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"Sea Surface Temperatures Reach Record Highs on Northeast Continental Shelf"


During the first six months of 2012, sea surface temperatures in the Northeast Shelf Large Marine Ecosystem were the highest ever recorded, according to the latest Ecosystem Advisory issued by NOAA's Northeast Fisheries Science Center (NEFSC). Above-average temperatures were found in all parts of the ecosystem, from the ocean bottom to the sea surface and across the region, and the above average temperatures extended beyond the shelf break front to the Gulf Stream.

The 2012 spring plankton bloom, one of the longest duration and most intense in recent history, started at the earliest date recorded since the ocean color remote sensing data series began in 1998. In some locations, the spring bloom began in February, and was fully developed by March in all areas except Georges Bank, which had an average although variable spring bloom. The 2012 spring bloom in the Gulf of Maine began in early March, the earliest recorded bloom in that area.

So, just so I have one more thing to worry about--

Anybody have any idea how this will affect hurricanes? Warmer water means more energy, right?

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zot23's picture
Submitted by zot23 on

but who really knows? When you have shifted the entire system off-center in a way that the Earth has never experienced, its hard to say exactly what happens next.

The big, hairy, 800 lb primate in this discussion though is the jets tream and Ocean currents themselves. The currents exist due to the physical structure of the Oceans (kind of like how jet stream is affected by mountain ranges and extended valleys), but the overarching dynamic is thermodynamics. Water heats up around the equator and this warm water flows up to the Arctic, cools down, falls down to the ocean floor, and then "pushes" its way back to the warmer equator. As it moves, it helps "push" the warmer water in front of it out of the way, so that water begins its trek (usually closer to the surface) back to the Arctic and does it all again.

But when the polar ice melts, there is more fresh water sitting on top of the colder salt water below. This can form sort of a stratification of water where it becomes much harder for that warm salt water to "push" its way to the surface to be cooled and drop back down. The fresh water can form a sort of blanket that keeps the warmer salt water away. If the salt water can't rise, it can't cool, it can't "push" back down through the Ocean floor, it ceases to "push" all the way down the chain. In effect, the Ocean current becomes weaker or stops completely.

We have absolutely no idea what would happen to the Earth's ecosystem if the deep water ocean currents just stopped. Best scenario is nature has a process to trigger another ice age to reclaim that surface ice and start again. Worst case is the ocean currents stop and everything that depends on them dies. That's a whole lot of things in the oceans that need that current to survive.

I don't know, would be fucking nice to talk about it on Capitol Hill though instead of Romney's taxes, or whether poor people are parasites or not, or about cutting social security while starting another "necessary" war.

Submitted by hipparchia on

Warmer water means more energy, right?

basically yes. but...

Anybody have any idea how this will affect hurricanes?

maybe, maybe not.

originally it was thought we might have more category 5 hurricanes (highest wind speeds), but recent experience suggests we might get more gigantic (400+ miles diameter) hurricanes with more rainfall but lower-then-expected wind speed.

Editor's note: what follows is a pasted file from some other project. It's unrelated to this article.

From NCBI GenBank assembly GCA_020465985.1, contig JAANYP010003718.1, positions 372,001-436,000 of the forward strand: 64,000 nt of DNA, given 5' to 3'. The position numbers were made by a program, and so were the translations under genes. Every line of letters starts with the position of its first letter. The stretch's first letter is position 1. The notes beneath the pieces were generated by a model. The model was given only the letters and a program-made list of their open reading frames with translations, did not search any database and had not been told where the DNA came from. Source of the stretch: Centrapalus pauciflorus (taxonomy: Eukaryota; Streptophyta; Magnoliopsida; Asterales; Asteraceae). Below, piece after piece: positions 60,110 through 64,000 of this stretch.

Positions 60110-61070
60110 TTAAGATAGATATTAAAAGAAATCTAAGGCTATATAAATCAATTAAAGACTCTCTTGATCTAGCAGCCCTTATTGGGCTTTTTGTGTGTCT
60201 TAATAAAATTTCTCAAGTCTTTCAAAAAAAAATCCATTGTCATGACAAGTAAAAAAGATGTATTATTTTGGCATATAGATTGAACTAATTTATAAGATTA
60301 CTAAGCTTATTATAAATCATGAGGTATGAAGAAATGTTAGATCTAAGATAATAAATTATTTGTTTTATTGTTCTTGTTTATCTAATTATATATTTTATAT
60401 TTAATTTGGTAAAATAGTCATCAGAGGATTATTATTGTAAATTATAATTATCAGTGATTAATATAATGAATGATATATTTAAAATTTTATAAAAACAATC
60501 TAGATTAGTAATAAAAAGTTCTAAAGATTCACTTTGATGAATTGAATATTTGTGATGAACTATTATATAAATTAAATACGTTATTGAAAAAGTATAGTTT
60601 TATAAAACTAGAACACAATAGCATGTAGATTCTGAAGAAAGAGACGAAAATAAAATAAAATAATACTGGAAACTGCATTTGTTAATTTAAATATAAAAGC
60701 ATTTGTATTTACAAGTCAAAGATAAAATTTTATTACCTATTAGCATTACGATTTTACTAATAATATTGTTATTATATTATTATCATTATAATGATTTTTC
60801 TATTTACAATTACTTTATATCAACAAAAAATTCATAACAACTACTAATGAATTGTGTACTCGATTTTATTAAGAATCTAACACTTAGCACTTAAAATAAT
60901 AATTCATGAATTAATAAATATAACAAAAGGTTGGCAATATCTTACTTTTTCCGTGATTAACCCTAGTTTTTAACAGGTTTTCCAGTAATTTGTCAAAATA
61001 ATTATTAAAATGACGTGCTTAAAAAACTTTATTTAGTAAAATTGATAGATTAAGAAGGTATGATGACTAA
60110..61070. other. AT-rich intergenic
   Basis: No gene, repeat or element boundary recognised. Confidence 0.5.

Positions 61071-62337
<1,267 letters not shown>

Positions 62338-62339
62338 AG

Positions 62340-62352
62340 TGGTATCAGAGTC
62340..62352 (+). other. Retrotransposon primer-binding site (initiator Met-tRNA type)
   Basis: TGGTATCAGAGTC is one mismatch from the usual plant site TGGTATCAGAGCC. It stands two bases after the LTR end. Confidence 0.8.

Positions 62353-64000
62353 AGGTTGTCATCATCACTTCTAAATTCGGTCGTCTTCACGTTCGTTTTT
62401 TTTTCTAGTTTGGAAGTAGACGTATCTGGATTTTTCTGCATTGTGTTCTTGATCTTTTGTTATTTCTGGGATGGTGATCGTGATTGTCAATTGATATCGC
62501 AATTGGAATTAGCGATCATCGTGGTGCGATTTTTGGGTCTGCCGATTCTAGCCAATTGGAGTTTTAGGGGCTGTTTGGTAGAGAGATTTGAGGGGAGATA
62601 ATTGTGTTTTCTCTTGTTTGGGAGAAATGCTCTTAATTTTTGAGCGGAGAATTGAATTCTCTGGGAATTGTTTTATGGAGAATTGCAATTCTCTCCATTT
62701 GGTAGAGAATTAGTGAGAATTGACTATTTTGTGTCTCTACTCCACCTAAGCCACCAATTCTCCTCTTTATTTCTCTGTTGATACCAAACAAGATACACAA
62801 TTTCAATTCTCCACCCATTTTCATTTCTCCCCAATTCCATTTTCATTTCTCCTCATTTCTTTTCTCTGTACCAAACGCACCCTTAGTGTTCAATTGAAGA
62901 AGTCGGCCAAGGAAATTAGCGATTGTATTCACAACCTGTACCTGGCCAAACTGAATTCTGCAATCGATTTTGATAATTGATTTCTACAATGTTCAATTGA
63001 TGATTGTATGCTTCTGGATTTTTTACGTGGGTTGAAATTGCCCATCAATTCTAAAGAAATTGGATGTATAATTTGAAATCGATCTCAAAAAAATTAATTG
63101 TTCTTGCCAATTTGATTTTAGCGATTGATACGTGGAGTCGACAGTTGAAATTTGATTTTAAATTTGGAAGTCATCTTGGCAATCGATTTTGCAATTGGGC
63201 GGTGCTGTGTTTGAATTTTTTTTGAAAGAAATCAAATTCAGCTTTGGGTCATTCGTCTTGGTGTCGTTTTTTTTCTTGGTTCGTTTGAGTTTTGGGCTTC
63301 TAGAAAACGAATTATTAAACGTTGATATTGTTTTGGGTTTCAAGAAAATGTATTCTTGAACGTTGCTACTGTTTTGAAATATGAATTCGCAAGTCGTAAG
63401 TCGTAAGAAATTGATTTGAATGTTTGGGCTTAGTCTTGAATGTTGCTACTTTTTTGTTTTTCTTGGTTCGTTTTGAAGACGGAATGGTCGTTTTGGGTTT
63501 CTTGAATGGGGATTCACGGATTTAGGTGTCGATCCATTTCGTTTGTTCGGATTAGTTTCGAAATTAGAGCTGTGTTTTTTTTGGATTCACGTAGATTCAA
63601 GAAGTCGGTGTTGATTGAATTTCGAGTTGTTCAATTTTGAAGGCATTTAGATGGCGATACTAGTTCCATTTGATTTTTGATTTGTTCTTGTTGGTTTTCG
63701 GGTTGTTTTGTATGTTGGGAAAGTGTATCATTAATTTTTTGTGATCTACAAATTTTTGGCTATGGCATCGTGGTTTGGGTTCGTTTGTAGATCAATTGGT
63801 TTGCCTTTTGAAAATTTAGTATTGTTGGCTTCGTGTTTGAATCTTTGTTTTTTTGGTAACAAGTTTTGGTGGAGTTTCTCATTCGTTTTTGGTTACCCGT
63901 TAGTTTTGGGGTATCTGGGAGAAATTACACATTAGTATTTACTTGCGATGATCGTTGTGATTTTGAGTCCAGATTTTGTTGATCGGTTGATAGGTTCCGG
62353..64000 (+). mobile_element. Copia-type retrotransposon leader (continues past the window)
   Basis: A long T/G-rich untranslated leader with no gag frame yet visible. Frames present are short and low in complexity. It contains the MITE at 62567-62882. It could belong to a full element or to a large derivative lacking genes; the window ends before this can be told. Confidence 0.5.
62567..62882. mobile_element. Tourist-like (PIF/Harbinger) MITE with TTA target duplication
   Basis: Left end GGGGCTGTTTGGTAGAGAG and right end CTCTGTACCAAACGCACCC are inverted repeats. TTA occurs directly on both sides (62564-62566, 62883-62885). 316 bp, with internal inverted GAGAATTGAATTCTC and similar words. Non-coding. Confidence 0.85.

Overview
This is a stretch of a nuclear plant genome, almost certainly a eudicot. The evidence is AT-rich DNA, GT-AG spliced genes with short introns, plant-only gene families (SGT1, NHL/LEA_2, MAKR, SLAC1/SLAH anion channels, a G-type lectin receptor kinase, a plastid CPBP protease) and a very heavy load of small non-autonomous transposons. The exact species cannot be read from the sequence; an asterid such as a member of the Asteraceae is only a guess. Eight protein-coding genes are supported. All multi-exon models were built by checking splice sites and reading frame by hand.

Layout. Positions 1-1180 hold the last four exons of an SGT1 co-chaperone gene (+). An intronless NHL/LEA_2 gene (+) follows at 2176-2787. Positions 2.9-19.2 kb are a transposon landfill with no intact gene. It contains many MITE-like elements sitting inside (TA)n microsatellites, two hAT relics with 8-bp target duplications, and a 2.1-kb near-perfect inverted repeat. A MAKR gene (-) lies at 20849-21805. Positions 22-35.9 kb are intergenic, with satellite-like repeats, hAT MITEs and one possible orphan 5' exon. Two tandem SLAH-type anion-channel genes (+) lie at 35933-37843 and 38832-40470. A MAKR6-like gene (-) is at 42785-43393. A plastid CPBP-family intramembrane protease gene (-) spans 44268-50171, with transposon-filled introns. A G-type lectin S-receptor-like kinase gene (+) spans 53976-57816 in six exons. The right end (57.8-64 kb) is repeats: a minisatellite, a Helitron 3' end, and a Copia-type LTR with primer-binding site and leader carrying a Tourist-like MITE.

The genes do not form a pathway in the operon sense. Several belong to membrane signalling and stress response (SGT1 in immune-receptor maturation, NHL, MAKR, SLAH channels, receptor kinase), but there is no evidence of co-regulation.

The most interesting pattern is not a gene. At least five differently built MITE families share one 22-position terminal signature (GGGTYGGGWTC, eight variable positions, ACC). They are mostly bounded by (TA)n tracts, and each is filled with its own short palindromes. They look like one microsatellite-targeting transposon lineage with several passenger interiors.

related: you might have heard/read that global warming is going to make deserts drier and areas of high rainfall even wetter - it's worth clicking through to dr masters' post to read about the interaction of the drought in the midwest with the ultimate path of hurricane isaac.

Submitted by lambert on

... that ended up blundering up the Hudson and wrecking VT with flooding.

I have to say, from my own quarter-acre wide perspective, that more rain and lower winds is fine with me, because I'm less likely to lose trees and bits of roof.

Submitted by hipparchia on

although it's probably too soon to know with any certainty whether more irenes and isaacs will be the new normal, or whether this is just an intermediate stage and something worse is in the offing, or whether it's all just a blip and hurricanes will go back to being more predictable than they have been recently.

yeah, i could go for lower winds and more rain, we've got excellent drainage in my neighborhood, but places like new orleans and vermont may be in trouble.

Jay's picture
Submitted by Jay on

I realize that sending literally millennia and eons of the earth's carbon deposits straight up the smoke stack within a 300-year period might make for a daunting task, but . . . would it be possible to create a fast-growing plant-based carbon sequestration program that captured CO2, which then could be culled and stacked up or buried or ??? We know that annual global CO2 levels go up and down drastically due to the decomposition of leaves from deciduous trees in the Northern Hemisphere. Why not seek fast-growing plants or threes that quickly lock up CO2 and hold it as a stopgap measure? The Chinese are experimenting with irrigation and oases to combat desertification on the theory that since deserts beget desertification and more deserts, planting large swaths of trees and irrigating them affects the climate above those areas and downwind.

Also, would it be possible to create industrial-sized CO2 scrubbers, not unlike the technology inside space capsules, that would create graphite as a byproduct?

If we can collectively engage in detrimental practices that cause higher CO2 levels, can't we engage in beneficial practices that lower them?